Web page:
Falcon 9 R/B (ID 47782)

Reentry Prediction
Predicted Reentry Time 26 Mar 2021 05:49 UTC ± 2 hours
Orbit Epoch
Prediction Ground Track Falcon 9 Rocket Body (ID 47782) Reentry Prediction Image View Legend

Yellow Icon – location of object at predicted reentry time
Orange Line – area of visibility at the predicted reentry time for a ground observer
Blue Line – ground track uncertainty prior to predicted reentry time (ticks at 5-minute intervals)
Yellow Line – ground track uncertainty after predicted reentry time (ticks at 5-minute intervals)
White Line – day/night divider at predicted reentry time (Sun location shown by White Icon)
Pink Icon – vicinity of eyewitness sighting
Note: Possible reentry locations lie anywhere along the blue and yellow ground track.

 

Reentry Sighting

View of reentry sighting compared to central prediction time location.

 

Close-up of reentry sighting location and time.
Several sightings of debris reentering were reported across the ground track from Oregon to Washington starting at around 04:00:00 UTC on March 26.

 

Recovered Debris

Aerospace had done some preliminary modeling of the Falcon 9 second stage breakup, and had been preparing an estimated debris footprint graphic for publication, when actual debris was located in Grant County, Washington state [1, 2, 3]. 

The graphics below depict our modeled trajectory for typical elements of breakup debris from an upper stage.  This is a generic model that predicts typical debris from such a reentry.  Exact details are highly dependent on the exact point of breakup, and the structural details of the reentering object.

Falcon 9 R/B Reentry Trajectory Close-Up

 

Falcon 9 R/B Reentered Debris Predicted Footprint
The footprint graphic depicts the general area where surviving debris from the reentry is most likely to have landed. The individual objects shown are approximations showing how different objects may spread throughout the footprint; they are not to be taken as precise locations or as a prediction of specific surviving debris. While some debris from this type of reentry is likely to have survived, it is not a given that any debris landed near the locations that are shown. Debris from a reentry can land between 200 and 1000 km downrange from the breakup (the fireball witnessed by many observers). Low density objects, those with larger areas but less mass will decelerate faster and land at the beginning or “heel” of the footprint. High density objects (higher mass to area ratios) will maintain their velocity longer and therefore land farther downrange toward the “toe” of the footprint. Only a few objects typically survive a reentry and the area where they could land is very large – thousands of square miles. While the chances of finding debris from this reentry are small, if unusual metal objects or spherical objects are observed in open areas, it is possibly debris.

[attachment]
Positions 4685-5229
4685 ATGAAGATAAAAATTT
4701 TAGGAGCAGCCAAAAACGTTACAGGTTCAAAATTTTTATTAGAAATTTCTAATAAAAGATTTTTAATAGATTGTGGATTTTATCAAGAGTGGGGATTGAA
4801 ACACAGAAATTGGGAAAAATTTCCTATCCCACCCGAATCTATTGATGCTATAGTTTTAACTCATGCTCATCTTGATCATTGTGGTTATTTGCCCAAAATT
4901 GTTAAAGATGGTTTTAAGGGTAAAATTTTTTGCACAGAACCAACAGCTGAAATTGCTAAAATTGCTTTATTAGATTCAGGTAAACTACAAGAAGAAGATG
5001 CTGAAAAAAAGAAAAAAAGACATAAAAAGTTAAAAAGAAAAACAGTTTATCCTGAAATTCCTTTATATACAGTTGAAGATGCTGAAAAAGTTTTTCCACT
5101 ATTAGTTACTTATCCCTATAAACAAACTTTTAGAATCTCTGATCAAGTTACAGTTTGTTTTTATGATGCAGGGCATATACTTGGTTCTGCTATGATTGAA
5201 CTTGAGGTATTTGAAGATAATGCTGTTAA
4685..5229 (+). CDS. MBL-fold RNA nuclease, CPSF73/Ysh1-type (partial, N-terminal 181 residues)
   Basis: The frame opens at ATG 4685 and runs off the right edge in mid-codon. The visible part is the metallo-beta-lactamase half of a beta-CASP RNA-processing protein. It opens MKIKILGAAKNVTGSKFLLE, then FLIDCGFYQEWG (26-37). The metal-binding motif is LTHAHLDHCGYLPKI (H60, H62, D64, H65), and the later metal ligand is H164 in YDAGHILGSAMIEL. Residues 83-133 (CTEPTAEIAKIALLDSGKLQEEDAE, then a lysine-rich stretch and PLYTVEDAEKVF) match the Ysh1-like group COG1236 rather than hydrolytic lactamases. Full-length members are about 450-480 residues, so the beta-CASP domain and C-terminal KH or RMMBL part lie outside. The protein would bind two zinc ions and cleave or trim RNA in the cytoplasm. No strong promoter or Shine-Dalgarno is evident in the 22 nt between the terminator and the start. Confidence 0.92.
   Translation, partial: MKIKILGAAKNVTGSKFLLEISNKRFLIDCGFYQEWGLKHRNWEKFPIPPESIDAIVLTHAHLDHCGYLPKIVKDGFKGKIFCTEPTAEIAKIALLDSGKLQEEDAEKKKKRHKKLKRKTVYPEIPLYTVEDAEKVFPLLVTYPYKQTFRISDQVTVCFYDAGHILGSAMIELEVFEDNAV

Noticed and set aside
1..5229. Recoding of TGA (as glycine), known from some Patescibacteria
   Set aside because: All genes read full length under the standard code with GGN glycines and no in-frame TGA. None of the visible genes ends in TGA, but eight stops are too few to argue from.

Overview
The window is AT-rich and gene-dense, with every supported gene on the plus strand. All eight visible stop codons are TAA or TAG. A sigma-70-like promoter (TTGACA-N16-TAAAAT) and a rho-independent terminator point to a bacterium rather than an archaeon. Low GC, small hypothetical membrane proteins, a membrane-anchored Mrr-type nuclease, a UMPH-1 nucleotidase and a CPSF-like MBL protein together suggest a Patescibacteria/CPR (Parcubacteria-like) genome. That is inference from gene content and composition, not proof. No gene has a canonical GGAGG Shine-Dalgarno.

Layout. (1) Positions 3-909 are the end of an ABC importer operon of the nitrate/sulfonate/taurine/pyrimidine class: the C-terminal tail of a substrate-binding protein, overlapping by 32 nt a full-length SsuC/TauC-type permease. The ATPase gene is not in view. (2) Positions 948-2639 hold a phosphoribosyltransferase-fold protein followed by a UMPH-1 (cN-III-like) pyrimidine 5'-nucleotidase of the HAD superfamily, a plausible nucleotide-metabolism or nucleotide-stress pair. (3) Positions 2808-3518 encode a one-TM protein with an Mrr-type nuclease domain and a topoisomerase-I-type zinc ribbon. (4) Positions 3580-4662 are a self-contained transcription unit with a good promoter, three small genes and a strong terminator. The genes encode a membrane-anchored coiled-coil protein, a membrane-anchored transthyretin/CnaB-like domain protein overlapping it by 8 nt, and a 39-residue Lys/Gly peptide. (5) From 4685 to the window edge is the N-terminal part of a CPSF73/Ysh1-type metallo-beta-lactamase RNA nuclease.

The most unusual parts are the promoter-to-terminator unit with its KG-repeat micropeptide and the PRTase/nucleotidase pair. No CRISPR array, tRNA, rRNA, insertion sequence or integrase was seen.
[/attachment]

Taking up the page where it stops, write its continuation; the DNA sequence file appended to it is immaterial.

DISCLAIMER: Aerospace is NOT encouraging an active search for debris.  Obey all applicable laws and private property rights, and do NOT trespass or violate any property access restrictions

Object Description
Reentry Type
Rocket Body
Int'l Designation 2021-017BN
NORAD Number
47782
Launched 04 March 2021 @ 08:24 UTC
Launch Site
Mission Starlink Launch 17

NOTICE: The materials about Upcoming Reentries are for informational purposes only and should not be used as a substitute for specific technical advice or opinions related to your particular facts and circumstances.